Using Machine Learning to Predict Vision Outcomes in Cataract Surgery


Mark Packer, MD, discusses Machine Learning and Predicting Vision Outcomes After Cataract Surgery with Sherrill Stevenson, Group Editorial Director, Ophthalmology Times, at the ASCRS Annual Meeting in San Diego.

video transcript

Editor’s note: This transcript has been edited for clarity.

Cheryl Stevenson:

Dr. Mark Packer, who will speak at this year’s ASCRS, will also participate. Hello Dr. Packard. It was great to see you again.

Mark Packer, MD:

Nice to meet you, Cheryl.

Cheryl Stevenson:

Yes, tell us a little bit about machine learning and vision, a story about predicting visual acuity after cataract surgery.

Mark Packer, MD:

Sure, you know, humans are fallible, and surgeons hate to admit it, but they tend to make mistakes from time to time. And as you know, one of the mistakes we make is always extrapolating from the latest experience. So if you have a patient who is very dissatisfied with a multifocal IOL, suddenly you will be more cautious with the next patient, and probably the next.

And vice versa can happen as well. If I had a patient who was so happy with his toric multifocal lenses that he no longer needed glasses and left for Hawaii in the morning completely transformed, I would think: Wow that was the best thing I’ve ever done. And now suddenly everyone looks like a candidate. And even for someone like me who’s been doing multifocal IOLs for longer than I’d like to admit, this can still pose a problem. That is just human nature.

And what we’re trying to do with our ophthalmology program is bring a little bit of objectivity into it. Of course, when we talk about IOL power calculations, we leave it up to the algorithm and let the algorithm do the work. One of the things we’ve been able to do with Oculotics is actually improve the way we calculate degrees. So, for example, instead of just looking at the power of the lens, we can actually look at the actual optical properties of the lens, the modulation transfer function, and relate that to what the patient wants in terms of spectacles. independence.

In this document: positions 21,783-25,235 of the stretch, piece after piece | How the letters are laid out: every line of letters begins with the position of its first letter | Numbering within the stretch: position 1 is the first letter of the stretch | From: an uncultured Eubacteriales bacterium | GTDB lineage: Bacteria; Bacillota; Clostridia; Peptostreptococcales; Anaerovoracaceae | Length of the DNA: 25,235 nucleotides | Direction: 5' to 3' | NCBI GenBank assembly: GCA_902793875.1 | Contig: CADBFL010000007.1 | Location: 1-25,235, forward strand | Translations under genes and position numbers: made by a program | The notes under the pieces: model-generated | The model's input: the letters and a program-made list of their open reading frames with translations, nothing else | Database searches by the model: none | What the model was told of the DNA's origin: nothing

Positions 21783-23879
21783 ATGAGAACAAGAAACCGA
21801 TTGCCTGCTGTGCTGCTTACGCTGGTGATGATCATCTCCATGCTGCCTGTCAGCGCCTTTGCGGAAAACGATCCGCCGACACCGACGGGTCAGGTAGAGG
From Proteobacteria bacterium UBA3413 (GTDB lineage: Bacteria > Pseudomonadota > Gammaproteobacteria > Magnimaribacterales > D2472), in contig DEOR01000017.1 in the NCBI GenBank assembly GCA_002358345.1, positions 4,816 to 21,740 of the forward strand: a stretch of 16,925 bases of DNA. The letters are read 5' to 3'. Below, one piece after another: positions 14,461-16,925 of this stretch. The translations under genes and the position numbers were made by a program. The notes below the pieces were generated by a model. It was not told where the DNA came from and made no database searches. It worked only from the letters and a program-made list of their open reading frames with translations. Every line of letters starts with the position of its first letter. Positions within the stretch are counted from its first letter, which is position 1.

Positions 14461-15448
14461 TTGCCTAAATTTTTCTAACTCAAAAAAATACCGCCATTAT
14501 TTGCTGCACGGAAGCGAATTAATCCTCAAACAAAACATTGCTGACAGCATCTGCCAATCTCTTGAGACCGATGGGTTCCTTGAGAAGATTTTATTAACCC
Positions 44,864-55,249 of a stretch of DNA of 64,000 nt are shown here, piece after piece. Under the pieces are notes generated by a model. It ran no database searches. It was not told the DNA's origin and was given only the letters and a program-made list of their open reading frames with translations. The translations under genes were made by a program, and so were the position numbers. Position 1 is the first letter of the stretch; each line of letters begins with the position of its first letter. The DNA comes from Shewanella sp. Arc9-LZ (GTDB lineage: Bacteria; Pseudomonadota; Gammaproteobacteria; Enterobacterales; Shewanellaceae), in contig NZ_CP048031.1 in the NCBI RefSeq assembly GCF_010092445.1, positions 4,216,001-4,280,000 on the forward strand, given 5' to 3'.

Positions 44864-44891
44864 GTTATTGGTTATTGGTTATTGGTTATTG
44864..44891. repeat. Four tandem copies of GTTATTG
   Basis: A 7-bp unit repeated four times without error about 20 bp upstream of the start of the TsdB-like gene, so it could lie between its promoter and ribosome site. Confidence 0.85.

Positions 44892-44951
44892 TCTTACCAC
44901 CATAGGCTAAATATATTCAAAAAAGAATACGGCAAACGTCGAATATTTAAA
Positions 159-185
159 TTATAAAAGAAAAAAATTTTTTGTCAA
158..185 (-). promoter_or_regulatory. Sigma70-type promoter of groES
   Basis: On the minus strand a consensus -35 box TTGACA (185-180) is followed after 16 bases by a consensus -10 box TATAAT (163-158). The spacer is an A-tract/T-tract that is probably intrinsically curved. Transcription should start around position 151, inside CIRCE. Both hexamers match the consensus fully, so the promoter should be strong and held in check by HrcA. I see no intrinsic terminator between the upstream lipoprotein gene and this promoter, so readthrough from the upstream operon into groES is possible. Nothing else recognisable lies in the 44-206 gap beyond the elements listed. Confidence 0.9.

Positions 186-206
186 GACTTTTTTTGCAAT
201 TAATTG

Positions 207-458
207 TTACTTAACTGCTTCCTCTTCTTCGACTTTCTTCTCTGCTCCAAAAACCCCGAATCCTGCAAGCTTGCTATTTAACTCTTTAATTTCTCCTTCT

But the real brainchild here is the idea of ‚Äč‚Äčincorporating post-operative patient feedback into the decision-making process. Part of that actually includes providing apps and apps that allow patients to provide feedback on their satisfaction. This is essentially done by completing a short 25-item questionnaire called the VFQ-25. In the 1990s, Rand Corporation measured visual function and how satisfied people were with their vision, whether they should worry about it, how they felt about their vision, and whether they were comfortable driving at night. and so on. .

So if we can incorporate that feedback into our decision-making, now, instead of me going to the next room, with a fresh mind of what happened today, I can actually see every patient. will incorporate the knowledge of I’ve been doing surgeries ever since I started using this system and how he coped with these different IOLs.

So the machine learning algorithm actually takes this patient’s feedback and uses it to describe personal belongings such as hobbies, what they do recreationally, what their job is, what their visual needs are, etc. Can be combined with preoperative features. . Also, anatomical factors, i.e. axial length, anterior chamber depth, corneal curvature, all taken together, begin to select an interocular lens that actually fits the patient, not just biometrics. You will be able to But we also talked about their personal characteristics and how they really felt about the outcome of the surgery.

This is how I think machine learning can help us, and hopefully help surgeons understand premium IOLs faster. Because some of us have had years of experience before we can really confidently choose which patients are right for us. For premium lenses, especially multifocal extended depth of focus lenses, you know, there are visual side effects and limitations, but there are also significant advantages. Using machine learning is therefore expected to help young surgeons build confidence faster and increase patient adoption of these premium lenses.



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